Coping with Eczema

7 Jun

What is Eczema?

Eczema is a skin condition eczemaalso known as atopic dermatitis. It is an itchy, red rash that appears on the skin from time to time. If you suffer from eczema, there is no need to be embarrassed– You are not alone. Over 30 million Americans have Eczema. This effects babies to adults, on all areas of the body, especially around areas that bend such as the elbows and knees. Symptoms of eczema vary from person to person. Some experience severe red, inflamed dry skin while others experience no symptoms at all.

Individuals who suffer from eczema primarily suffer from dry itchy skin. The itching sensation sometimes may be so severe that individuals scratch until the skin begins to bleed, further damaging the skin. It all begins with an itching sensation, followed by scratching of the skin, leading to damaged skin and the body’s release of inflammatory chemicals. This cycle is called the itch-scratch cycle. The worse the rash becomes, the itchier it becomes. An important factor to subside symptoms is to fight the itching sensation until the rash heals.1

Some Symptoms of Eczema include:

  • Dry, sensitive skin
  • Intense itching
  • Recurring rash with red, inflamed skin
  • Areas of swelling
  • Rough patches

 Causes & Triggers

Although the exact cause of eczema is unknown, studies have linked allergic diseases such as asthma and hay fever with eczema. Many household supplies have also been linked to eczema flare ups. There are many triggers that may make your eczema flare up or make worse. It is important to find triggers and allergens related to your flare ups in order to avoid the disease from reoccurring.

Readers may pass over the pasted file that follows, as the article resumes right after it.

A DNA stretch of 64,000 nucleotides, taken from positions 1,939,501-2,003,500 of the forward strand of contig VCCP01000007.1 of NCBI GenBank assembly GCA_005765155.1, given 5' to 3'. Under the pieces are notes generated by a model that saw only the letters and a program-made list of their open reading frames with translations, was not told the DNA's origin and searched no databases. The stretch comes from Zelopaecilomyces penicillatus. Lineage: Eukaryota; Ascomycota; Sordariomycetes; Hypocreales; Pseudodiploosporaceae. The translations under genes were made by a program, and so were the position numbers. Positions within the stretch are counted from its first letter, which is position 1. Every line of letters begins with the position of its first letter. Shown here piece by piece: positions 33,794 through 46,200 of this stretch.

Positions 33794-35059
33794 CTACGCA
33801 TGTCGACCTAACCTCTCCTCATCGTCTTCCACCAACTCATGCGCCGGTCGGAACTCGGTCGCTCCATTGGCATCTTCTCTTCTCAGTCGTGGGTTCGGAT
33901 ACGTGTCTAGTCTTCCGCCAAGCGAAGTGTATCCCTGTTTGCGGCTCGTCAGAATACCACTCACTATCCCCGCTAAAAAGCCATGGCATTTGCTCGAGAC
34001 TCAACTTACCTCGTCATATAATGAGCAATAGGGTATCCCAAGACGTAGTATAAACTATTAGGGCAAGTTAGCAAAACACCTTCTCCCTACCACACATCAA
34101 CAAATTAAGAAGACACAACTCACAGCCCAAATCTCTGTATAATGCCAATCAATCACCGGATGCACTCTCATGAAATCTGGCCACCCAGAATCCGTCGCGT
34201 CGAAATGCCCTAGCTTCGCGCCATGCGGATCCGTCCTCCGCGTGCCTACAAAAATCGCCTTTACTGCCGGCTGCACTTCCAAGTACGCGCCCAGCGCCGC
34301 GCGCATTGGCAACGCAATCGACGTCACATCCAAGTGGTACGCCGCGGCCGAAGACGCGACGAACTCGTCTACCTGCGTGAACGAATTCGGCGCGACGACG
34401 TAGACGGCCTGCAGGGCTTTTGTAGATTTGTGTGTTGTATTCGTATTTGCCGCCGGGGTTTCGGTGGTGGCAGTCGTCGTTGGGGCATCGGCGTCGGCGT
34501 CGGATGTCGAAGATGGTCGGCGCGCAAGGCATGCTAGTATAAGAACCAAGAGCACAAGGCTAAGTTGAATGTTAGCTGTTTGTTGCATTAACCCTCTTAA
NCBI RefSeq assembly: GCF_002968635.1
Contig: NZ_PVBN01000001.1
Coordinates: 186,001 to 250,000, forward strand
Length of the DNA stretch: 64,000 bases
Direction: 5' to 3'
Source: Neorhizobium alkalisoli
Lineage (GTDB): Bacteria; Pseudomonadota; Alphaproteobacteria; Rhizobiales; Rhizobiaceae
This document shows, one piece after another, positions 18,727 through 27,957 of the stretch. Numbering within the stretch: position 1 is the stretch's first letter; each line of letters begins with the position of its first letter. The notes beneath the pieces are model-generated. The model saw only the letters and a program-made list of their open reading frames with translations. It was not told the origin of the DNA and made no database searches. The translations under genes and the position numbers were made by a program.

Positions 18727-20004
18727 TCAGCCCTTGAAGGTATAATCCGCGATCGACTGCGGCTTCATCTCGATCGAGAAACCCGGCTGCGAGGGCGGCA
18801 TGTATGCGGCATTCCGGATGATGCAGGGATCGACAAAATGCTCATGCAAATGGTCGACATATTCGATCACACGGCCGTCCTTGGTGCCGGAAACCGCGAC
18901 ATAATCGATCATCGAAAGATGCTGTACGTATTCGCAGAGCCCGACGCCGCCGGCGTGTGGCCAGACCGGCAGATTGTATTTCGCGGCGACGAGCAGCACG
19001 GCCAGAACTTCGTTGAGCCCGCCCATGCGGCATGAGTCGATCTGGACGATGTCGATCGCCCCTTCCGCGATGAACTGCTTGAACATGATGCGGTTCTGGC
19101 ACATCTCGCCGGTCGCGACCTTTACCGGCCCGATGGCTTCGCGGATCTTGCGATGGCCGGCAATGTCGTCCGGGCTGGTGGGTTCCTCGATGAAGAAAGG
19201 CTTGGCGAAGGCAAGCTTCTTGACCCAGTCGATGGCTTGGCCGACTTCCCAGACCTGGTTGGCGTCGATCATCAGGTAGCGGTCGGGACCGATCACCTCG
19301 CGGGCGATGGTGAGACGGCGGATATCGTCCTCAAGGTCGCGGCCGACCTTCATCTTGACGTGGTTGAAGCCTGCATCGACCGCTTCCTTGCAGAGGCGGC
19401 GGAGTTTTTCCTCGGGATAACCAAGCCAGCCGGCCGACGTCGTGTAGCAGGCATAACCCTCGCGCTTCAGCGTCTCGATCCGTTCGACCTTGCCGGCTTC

Common triggers

  • Cleaning supplies such as soap, detergent, shampoo and conditioner
  • Contact with juices from fresh fruits and vegetables
  • Allergy to domesticated pets such as cats and dogs
  • Allergy to seasonal pollen
  • Extreme temperatures of hot or cold
  • Constant perspiration from exercise

Living with Eczema

A few common steps can be taken to avoid reoccurring flares. The first step in minimizing flare ups is very simple– take good care of your skin. Keep your skin clean and moisturized. When bathing, use warm water and gently wash with skin sensitive soap. It is most effective to apply a moisturizer immediately after showers and baths to better lock in the moisture. Some dermatologists recommend bathing and moisturizing just before going to bed. You are less likely to further dry out your skin during your sleep.1probiotics

Probiotics are the natural form of antibiotics that help strengthen our gut and overall immune system. These dietary supplements comprised of billions of living microbial organisms help constitute the foundation of our health.  It is important to consume an adequate amount of probiotics daily to fully support the immune system. Recent research explores the use of probiotics in use for prevention of eczema in infants with high risk mothers. This study conducted administered probiotics in mothers 6 months pre and postnatal. Results show that probiotics provided protection against atopic eczema during the first 2 years of the child’s life.2 The phrase “a healthy gut is a healthy person” has many truths to it. Keep your body healthy with ample probiotics and minimize flare ups from eczema from reoccurring.

  1. National Eczema Association.
  2. Rautava S, Kalliomaki M, Isolauri E. Probiotics during pregnancy and breast-feeding might confer immunomodulatory protection against atopic disease in the infant. J Allergy Clin Immunol 2002 Jan;109(1):119-21

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